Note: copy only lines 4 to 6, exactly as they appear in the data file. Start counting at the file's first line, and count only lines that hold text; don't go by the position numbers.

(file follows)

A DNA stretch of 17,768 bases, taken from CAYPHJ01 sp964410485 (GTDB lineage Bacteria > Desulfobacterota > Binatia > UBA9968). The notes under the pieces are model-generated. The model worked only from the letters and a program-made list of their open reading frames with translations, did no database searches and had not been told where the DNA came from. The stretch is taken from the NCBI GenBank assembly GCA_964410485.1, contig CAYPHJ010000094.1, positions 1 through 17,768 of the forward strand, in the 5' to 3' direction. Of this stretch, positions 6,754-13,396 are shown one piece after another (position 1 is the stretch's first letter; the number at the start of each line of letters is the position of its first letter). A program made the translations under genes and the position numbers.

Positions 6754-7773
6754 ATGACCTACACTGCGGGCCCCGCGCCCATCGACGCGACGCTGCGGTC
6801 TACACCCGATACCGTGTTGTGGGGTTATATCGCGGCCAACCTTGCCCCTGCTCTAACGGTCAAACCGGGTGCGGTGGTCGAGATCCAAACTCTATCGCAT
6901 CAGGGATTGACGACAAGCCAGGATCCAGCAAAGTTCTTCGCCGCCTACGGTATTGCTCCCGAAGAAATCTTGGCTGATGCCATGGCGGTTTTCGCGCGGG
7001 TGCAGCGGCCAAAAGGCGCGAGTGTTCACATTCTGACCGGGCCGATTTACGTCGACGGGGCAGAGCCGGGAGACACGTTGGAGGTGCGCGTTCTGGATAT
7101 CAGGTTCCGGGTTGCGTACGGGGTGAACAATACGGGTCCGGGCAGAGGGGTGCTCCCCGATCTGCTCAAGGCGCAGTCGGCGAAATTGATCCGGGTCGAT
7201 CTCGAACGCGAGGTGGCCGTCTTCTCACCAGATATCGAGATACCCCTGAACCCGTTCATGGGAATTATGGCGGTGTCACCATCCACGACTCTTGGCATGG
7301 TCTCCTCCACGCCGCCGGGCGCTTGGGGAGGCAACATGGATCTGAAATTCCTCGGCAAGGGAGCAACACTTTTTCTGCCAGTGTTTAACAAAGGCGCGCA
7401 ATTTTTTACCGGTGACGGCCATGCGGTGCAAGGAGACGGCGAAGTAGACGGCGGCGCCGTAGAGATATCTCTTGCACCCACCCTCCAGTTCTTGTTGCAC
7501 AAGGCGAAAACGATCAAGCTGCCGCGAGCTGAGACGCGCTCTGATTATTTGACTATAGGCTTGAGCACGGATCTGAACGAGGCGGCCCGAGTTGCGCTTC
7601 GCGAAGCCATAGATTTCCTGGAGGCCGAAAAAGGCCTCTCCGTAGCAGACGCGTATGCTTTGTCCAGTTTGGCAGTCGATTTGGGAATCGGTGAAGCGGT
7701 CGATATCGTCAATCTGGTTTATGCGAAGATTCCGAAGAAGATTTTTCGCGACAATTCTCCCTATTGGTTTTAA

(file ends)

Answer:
6801 TACACCCGATACCGTGTTGTGGGGTTATATCGCGGCCAACCTTGCCCCTGCTCTAACGGTCAAACCGGGTGCGGTGGTCGAGATCCAAACTCTATCGCAT
6901 CAGGGATTGACGACAAGCCAGGATCCAGCAAAGTTCTTCGCCGCCTACGGTATTGCTCCCGAAGAAATCTTGGCTGATGCCATGGCGGTTTTCGCGCGGG
7001 TGCAGCGGCCAAAAGGCGCGAGTGTTCACATTCTGACCGGGCCGATTTACGTCGACGGGGCAGAGCCGGGAGACACGTTGGAGGTGCGCGTTCTGGATAT